A new movie called “The Commune” follows Erik and Anna, a Danish couple living in Copenhagen in the 1970s, as they invite an assortment of friends and acquaintances to move into a home they inherited: “We should live with fantastic people, shouldn’t we?” Anna asks her husband. He agrees to try it out, and they… Read More
Although not as famous as some of his contemporaries, the French thinker Charles Fourier was one of the early visionaries of the intentional community movement. A utopian socialist, he proposed that society should be organized into Phalansteres, or “grand hotels,” each housing several hundred to several thousand people. At the peak of his popularity, he… Read More
Here at Foster Village, my community in SE Portland, we share access to three houses on adjoining plots of land. Although we have plans for collective ownership, for now the houses are owned individually, but most of our expenses are shared. This means we have to think creatively about maintenance agreements. Each member contributes an… Read More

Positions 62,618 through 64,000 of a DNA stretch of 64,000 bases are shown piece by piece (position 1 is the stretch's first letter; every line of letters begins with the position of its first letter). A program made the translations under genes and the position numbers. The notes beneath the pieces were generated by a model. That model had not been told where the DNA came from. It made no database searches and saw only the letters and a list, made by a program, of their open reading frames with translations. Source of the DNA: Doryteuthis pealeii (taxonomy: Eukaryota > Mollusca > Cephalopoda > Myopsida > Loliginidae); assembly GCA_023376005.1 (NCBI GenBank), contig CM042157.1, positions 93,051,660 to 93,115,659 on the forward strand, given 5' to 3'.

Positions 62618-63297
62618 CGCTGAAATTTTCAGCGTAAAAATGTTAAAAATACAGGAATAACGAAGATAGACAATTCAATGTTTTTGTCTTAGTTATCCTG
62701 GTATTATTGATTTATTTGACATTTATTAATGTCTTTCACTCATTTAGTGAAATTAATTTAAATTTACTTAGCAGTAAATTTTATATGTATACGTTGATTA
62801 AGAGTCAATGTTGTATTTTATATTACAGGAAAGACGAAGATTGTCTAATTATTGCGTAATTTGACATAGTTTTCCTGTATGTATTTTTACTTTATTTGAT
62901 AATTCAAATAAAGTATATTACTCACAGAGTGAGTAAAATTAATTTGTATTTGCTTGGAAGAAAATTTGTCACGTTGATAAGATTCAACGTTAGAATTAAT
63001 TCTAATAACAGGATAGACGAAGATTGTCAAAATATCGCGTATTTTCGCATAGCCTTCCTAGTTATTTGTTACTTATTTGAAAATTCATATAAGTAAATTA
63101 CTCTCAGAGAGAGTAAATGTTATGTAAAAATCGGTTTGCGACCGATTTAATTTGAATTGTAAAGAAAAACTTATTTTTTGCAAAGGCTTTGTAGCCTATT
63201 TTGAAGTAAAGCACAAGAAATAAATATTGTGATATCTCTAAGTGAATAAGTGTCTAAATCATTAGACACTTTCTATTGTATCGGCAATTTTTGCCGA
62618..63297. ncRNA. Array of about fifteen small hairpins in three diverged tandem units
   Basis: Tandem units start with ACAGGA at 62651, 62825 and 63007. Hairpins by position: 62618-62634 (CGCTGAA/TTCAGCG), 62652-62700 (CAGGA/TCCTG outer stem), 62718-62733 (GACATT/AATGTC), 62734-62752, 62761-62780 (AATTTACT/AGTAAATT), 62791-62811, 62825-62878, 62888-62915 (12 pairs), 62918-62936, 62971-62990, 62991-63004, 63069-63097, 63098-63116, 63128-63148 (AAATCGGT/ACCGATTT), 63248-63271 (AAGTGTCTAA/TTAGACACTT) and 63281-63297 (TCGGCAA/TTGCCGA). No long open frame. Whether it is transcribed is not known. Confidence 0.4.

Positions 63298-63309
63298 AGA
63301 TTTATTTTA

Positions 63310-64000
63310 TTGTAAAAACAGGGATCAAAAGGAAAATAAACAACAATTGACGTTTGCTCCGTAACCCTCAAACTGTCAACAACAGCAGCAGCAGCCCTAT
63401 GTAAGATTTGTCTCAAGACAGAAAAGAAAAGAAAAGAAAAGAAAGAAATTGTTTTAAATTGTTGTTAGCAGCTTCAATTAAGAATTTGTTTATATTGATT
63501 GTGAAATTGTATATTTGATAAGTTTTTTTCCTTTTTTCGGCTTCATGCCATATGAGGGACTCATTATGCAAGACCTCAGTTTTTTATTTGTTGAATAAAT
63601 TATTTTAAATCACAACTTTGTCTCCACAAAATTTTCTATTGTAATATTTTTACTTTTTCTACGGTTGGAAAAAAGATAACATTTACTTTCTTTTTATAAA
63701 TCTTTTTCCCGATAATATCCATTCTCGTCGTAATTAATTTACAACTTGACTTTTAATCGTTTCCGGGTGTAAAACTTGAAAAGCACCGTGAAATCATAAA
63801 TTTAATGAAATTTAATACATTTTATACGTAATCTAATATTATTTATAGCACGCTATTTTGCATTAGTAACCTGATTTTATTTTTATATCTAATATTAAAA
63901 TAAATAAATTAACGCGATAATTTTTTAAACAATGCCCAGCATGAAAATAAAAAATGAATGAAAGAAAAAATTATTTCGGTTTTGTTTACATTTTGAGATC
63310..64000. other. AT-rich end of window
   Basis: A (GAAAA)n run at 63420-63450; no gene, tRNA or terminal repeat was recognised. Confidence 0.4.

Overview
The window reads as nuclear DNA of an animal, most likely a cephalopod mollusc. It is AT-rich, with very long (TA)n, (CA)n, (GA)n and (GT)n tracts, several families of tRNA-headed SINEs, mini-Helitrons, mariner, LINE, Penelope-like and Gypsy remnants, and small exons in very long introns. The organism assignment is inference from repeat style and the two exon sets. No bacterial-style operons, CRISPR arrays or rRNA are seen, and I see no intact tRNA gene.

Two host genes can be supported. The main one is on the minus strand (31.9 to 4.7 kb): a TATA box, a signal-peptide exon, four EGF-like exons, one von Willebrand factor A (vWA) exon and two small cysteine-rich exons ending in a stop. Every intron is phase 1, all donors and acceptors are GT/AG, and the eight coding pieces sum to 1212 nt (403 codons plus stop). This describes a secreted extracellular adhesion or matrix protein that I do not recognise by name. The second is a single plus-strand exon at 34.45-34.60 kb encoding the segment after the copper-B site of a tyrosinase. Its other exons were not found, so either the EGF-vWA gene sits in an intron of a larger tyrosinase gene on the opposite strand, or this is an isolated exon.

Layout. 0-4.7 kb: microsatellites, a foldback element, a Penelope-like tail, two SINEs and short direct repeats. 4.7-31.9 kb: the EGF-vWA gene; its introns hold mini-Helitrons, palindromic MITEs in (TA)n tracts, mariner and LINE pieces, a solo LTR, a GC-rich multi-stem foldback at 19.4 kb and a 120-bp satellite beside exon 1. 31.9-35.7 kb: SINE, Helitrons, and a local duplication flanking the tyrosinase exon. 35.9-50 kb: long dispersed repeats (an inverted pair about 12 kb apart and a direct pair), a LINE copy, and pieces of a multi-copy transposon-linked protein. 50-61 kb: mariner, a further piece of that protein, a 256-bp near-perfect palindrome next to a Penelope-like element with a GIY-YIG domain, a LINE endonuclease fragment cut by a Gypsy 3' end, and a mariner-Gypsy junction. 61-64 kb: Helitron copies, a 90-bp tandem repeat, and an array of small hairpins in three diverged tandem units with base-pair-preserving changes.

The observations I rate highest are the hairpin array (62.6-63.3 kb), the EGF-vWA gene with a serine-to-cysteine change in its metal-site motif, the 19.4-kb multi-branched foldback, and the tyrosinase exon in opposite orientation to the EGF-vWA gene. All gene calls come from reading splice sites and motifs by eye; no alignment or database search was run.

What is it that keeps a community’s identity consistent over time? Is it the people? The place? The culture? Here at Foster Village in Portland, OR, we’ve had around a 50% turnover rate over the past year. Some long-term residents have moved on to live in rural communities. Some recent arrivals decided that the level… Read More
The sometimes triumphant, sometimes traumatic experiences of the three Common Fire communities yield wisdom relevant to anyone working to create a community.
Even an anti-authoritarian household needs agreements—but who and how to enforce them is another question.
At La’akea, members’ various approaches to food reflect the quest for emotional as well as physical sustainability.